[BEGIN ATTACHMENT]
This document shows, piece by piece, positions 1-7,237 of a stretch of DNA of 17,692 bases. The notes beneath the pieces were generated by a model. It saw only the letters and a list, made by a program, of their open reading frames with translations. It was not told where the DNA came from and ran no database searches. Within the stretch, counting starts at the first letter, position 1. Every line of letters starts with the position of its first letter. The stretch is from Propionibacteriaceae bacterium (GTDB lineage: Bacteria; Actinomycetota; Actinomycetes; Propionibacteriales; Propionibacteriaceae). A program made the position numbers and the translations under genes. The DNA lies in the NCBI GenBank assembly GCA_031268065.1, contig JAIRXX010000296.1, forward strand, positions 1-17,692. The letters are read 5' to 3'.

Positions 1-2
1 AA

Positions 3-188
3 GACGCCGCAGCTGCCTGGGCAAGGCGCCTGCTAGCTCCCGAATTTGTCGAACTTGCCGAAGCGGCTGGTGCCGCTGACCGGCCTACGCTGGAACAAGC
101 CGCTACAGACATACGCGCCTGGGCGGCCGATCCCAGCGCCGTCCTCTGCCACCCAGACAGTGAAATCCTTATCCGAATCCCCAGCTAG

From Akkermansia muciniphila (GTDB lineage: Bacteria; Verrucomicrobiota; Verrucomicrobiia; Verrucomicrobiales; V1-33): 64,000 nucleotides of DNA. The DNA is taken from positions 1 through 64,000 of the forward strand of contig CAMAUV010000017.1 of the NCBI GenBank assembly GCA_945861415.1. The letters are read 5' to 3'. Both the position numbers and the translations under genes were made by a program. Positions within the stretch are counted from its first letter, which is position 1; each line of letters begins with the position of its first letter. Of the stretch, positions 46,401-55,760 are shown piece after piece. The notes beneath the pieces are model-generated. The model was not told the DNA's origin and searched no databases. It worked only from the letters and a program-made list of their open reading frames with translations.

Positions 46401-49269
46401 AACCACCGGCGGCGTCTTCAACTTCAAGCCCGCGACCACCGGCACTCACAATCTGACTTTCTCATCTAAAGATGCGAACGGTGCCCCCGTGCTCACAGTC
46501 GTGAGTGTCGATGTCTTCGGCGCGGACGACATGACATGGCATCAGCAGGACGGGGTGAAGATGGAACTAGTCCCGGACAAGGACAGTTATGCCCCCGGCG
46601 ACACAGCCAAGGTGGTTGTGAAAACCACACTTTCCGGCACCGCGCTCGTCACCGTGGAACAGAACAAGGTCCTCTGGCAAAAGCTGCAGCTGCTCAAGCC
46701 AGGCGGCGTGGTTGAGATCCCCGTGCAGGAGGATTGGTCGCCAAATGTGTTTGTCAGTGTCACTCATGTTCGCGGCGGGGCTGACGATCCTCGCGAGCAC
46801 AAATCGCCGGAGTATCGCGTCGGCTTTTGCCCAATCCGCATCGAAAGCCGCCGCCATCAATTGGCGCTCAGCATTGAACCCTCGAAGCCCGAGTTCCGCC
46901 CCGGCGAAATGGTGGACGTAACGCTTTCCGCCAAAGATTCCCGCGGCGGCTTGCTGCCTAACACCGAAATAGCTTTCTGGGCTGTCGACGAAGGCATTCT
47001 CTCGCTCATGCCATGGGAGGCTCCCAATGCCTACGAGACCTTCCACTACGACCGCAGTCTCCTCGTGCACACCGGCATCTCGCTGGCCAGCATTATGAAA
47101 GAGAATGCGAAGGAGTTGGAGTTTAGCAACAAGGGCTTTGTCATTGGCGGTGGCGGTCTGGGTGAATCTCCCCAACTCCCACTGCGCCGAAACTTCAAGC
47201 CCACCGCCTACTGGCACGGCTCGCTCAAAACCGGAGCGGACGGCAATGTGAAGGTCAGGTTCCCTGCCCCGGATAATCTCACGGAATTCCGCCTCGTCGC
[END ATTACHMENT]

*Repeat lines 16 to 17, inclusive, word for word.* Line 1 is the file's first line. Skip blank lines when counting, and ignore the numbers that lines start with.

47101 GAGAATGCGAAGGAGTTGGAGTTTAGCAACAAGGGCTTTGTCATTGGCGGTGGCGGTCTGGGTGAATCTCCCCAACTCCCACTGCGCCGAAACTTCAAGC
47201 CCACCGCCTACTGGCACGGCTCGCTCAAAACCGGAGCGGACGGCAATGTGAAGGTCAGGTTCCCTGCCCCGGATAATCTCACGGAATTCCGCCTCGTCGC